From the time of the first goldrush wood was in great demand on the goldfields. It was used as fuel for the steam driven winders that hauled ore to the surface, the generators that provided electricity, the pumps that brought essential water from Mundaring and to support the hundreds of kilometres of shafts and stopes under the ground.
Before long the area within a 15 kilometre radius of the mines was cut out. From 1903 railways were utilised to bring in the wood. These were known as ‘woodlines’. The main camp for the woodlines was at Cave Hill, just east of Widgiemooltha. It was in operation until 1938. The area around Victoria Rock was cut out around 1921.
At their peak, the timber companies employed 1500 men and supplied over 500,000 tonnes of firewood and mining timber each year.
The largest of three firewood supply companies, the WA Goldfields Firewood Supply, colloquially known as Kurrawang Firewood Supply, began operations in 1899. By 1937 they had cut from Coolgardie 160 kilometrres to the north west, 160 kilometres west to Darrine, 190 kilometres south-west to Cave Hill and beyond and south of Kalgoorlie Boulder to the Eyre Highway. Being uneconomical to continue southward of Cave Hill, the company’s headquarters at Kurrawang was relocated to Lakewood near Boulder in 1937-1939.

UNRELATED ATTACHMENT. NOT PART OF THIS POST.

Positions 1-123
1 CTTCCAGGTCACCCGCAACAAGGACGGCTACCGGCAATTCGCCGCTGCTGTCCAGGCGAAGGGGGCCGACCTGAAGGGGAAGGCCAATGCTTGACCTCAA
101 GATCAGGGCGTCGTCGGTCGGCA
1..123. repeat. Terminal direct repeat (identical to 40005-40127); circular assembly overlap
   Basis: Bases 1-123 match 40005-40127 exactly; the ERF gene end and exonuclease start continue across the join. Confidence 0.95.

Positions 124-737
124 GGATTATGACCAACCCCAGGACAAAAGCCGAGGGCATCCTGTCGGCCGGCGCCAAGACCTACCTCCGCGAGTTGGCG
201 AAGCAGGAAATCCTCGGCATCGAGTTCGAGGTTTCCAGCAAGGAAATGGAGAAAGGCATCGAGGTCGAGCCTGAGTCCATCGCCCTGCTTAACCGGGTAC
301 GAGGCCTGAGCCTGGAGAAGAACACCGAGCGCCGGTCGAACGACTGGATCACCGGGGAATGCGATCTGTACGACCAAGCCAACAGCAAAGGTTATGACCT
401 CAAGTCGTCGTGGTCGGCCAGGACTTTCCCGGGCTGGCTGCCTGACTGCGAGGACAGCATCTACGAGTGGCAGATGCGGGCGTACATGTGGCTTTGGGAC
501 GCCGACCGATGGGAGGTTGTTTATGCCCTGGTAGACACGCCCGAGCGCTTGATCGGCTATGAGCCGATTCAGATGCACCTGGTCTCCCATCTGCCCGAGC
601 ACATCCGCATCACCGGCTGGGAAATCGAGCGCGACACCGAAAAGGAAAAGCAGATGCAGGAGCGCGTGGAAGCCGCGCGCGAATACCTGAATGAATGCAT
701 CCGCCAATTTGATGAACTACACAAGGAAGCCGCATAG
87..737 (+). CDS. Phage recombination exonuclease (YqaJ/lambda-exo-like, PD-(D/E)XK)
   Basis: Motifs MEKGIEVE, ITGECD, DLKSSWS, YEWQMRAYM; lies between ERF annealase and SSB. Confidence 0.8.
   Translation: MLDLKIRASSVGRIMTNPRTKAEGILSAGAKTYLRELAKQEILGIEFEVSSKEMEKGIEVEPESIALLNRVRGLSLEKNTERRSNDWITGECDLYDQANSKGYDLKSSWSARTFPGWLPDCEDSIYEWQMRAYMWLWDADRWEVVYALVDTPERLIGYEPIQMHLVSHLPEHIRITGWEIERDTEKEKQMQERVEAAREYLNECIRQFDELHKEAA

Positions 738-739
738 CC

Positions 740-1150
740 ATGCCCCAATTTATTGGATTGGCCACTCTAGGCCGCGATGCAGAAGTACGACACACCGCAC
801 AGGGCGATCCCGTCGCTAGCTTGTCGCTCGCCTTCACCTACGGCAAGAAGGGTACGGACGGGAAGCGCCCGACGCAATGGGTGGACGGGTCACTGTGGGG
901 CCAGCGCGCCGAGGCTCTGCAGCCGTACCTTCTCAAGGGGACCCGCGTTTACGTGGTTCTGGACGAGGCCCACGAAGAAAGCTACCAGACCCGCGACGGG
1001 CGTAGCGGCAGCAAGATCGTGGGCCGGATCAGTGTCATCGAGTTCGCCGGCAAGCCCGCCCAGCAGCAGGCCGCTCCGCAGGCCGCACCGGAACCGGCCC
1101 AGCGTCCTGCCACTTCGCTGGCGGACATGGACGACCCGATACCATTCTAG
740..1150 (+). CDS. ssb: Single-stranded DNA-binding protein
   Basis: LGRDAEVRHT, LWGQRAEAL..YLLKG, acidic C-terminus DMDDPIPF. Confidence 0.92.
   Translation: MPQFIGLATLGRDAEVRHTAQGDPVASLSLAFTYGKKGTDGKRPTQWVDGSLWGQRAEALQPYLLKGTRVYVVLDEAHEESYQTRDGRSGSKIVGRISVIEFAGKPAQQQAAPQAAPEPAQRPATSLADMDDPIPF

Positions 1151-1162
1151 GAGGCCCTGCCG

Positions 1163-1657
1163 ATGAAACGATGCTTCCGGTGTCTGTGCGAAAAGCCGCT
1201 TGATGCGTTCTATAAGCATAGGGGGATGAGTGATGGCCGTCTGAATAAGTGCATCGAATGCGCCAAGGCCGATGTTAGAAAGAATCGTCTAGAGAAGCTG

The life of woodline workers at the end of the line was bleak. Typically, they lived in a tent or at best a hessian walled shack that had a corrugated iron roof and an earthen floor. The camps were primitive, unbearably hot in summer and freezing cold in winter.
The Main Camp was the centre of company operations in the bush and was where most bush workers lived. Cutters would cut wood; horse drivers would load drays and deliver the cut wood to the spur line. Loaders would load rail wagons with firewood ready for carting to Kalgoorlie. When the area surrounding a Main Camp was cut out the operation was moved to a new location and the Main Camp re-established.
More than 20 million tons of firewood and timber was cut and delivered between 1899 and 1964. The woodland area clear felled by the woodline companies to supply firewood and timber to the Kalgoorlie Boulder mines and businesses was more than three million hectares – about half the land mass of Tasmania.
In the early 1950s the switch to coal powered boilers and diesel powered generators greatly reduced the demand for wood. New underground techniques of leaving rock columns to support the stopes also drastically reduced the demand for structural timber. Woodlines continued to the south and east of Kalgoorlie until 1965 when they ceased operation.
Phil Bianchi, Woodlines of Western Australia. A comprehensive history of the Goldfields woodlines. Hesperian Press, 2019.
Phil Bianchi and Ray Tovey, The Lakewood Woodline, 1937 – 1964. Hesperian Press, 2010.
Phil Bianchi, et al (eds), Early Woodlines of the Goldfields. The untold story of the Woodlines to World War II, Hesperian Press, 2008.
© Kim Epton 2018-2022
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